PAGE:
python-for-android supports the use of Android Services, background tasks running in separate processes. These are the closest Android equivalent to multiprocessing on e.g. desktop platforms, and it is not possible to use normal multiprocessing on Android. Services are also the only way to run code when your app is not currently opened by the user.

Services must be declared when building your APK. Each one will have its own file with the Python script to be run. Please note that python-for-android explicitly runs services as separated processes by having a colon “:” in the beginning of the name assigned to the android:process attribute of the AndroidManifest.xml file. This is not the default behavior, see Android service documentation. You can communicate with the service process from your app using e.g. osc or (a heavier option) twisted.

Service creation#

There are two ways to have services included in your APK.

Service folder#

This is the older method of handling services. It is recommended to use the second method (below) where possible.

Create a folder named service in your app directory, and add a file service/ This file should contain the Python code that you want the service to run.

To start the service, use the start_service function from the android module (you may need to add android to your app requirements):

import android
android.start_service(title='service name',
                      description='service description',
                      arg='argument to service')

Arbitrary service scripts#

This method is recommended for non-trivial use of services as it is more flexible, supporting multiple services and a wider range of options.

To create the service, create a python script with your service code and add a --service=myservice:PATH_TO_SERVICE_PY argument when calling python-for-android, or in buildozer.spec, a services = myservice:PATH_TO_SERVICE_PY [app] setting.

The myservice name before the colon is the name of the service class, via which you will interact with it later.

The PATH_TO_SERVICE_PY is the relative path to the service entry point (like services/

You can optionally specify the following parameters:
  • :foreground for launching a service as an Android foreground service

  • :sticky for launching a service that gets restarted by the Android OS on exit/error

Full command with all the optional parameters included would be: --service=myservice:services/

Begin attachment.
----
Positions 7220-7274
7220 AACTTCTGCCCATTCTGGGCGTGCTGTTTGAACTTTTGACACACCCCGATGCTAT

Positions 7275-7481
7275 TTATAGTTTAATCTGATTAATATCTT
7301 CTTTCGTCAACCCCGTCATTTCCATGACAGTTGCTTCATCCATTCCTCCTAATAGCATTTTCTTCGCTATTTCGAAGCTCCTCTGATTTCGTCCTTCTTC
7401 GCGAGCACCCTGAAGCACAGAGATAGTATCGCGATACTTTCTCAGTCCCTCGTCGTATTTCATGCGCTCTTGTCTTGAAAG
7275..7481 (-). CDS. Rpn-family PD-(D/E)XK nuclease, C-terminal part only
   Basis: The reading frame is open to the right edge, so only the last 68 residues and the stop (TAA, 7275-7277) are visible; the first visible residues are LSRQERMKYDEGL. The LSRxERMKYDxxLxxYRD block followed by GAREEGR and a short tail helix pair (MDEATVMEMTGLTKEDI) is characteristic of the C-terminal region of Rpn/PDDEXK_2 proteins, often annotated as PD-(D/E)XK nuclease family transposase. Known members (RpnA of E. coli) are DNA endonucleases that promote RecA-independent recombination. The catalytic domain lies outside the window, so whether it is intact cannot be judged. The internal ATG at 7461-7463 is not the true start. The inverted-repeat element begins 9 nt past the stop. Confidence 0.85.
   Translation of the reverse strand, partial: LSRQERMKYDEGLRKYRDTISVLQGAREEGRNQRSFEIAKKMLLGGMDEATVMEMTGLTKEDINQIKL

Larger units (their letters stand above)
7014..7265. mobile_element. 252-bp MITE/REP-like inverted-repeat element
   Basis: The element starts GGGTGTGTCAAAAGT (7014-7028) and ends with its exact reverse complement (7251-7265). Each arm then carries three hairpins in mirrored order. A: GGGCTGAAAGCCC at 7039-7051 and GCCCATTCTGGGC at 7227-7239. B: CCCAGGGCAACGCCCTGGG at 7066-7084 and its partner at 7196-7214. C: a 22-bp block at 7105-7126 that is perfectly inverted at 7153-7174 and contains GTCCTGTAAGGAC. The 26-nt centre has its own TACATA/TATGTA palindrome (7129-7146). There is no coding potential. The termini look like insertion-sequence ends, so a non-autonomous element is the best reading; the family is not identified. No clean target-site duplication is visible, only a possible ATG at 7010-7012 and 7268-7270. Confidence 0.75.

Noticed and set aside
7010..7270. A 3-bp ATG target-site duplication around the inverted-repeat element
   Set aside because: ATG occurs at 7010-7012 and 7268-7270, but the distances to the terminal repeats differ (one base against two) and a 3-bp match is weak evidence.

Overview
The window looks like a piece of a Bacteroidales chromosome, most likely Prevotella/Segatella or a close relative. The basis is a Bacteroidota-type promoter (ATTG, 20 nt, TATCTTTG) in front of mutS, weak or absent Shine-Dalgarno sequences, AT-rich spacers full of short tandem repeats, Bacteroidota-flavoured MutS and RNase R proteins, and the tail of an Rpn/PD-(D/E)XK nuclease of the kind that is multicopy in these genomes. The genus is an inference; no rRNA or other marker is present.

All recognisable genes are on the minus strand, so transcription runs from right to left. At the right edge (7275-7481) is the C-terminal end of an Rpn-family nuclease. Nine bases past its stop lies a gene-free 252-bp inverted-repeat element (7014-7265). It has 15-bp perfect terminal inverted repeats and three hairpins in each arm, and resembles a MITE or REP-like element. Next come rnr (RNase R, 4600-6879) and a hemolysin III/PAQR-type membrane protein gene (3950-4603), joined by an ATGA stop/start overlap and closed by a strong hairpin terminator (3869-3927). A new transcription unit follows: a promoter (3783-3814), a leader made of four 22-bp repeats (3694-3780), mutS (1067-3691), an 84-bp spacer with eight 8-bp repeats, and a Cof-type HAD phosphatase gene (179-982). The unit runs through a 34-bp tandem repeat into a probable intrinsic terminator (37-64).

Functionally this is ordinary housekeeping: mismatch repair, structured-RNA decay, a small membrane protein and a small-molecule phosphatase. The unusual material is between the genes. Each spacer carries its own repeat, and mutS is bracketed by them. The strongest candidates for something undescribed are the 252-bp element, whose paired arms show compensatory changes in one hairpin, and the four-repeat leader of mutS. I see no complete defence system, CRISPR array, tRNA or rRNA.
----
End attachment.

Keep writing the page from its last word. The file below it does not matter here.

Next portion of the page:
You can add multiple --service arguments to include multiple services, or separate them with a comma in buildozer.spec, all of which you will later be able to stop and start from your app.

To run the services (i.e. starting them from within your main app code), you must use PyJNIus to interact with the java class python-for-android creates for each one, as follows:

from jnius import autoclass
service = autoclass('')
mActivity = autoclass('').mActivity
argument = ''
service.start(mActivity, argument)

Here, refers to the package identifier of your APK.

If you are using buildozer, the identifier is set by the and package.domain values in your buildozer.spec file. The name of the service is ServiceMyservice, where Myservice is the name specied by one of the services values, but with the first letter upper case.

If you are using python-for-android directly, the identifier is set by the --package argument to python-for-android. The name of the service is ServiceMyservice, where Myservice is the identifier that was previously passed to the --service argument, but with the first letter upper case. You must also pass the argument parameter even if (as here) it is an empty string. If you do pass it, the service can make use of this argument.

The service argument is made available to your service via the ‘PYTHON_SERVICE_ARGUMENT’ environment variable. It is exposed as a simple string, so if you want to pass in multiple values, we would recommend using the json module to encode and decode more complex data.

from os import environ
argument = environ.get('PYTHON_SERVICE_ARGUMENT', '')

To customize the notification icon, title, and text use three optional arguments to service.start():

service.start(mActivity, 'small_icon', 'title', 'content' , argument)

Where ‘small_icon’ is the name of an Android drawable or mipmap resource, and ‘title’ and ‘content’ are strings in the notification.

Services support a range of options and interactions not yet documented here but all accessible via calling other methods of the service reference.


The app root directory for Python imports will be in the app root folder even if the service file is in a subfolder. To import from your service folder you must use e.g. import service.module instead of import module, if the service file is in the service/ folder.

Service auto-restart#

It is possible to make services restart automatically when they exit by calling setAutoRestartService(True) on the service object. The call to this method should be done within the service code:

from jnius import autoclass
PythonService = autoclass('')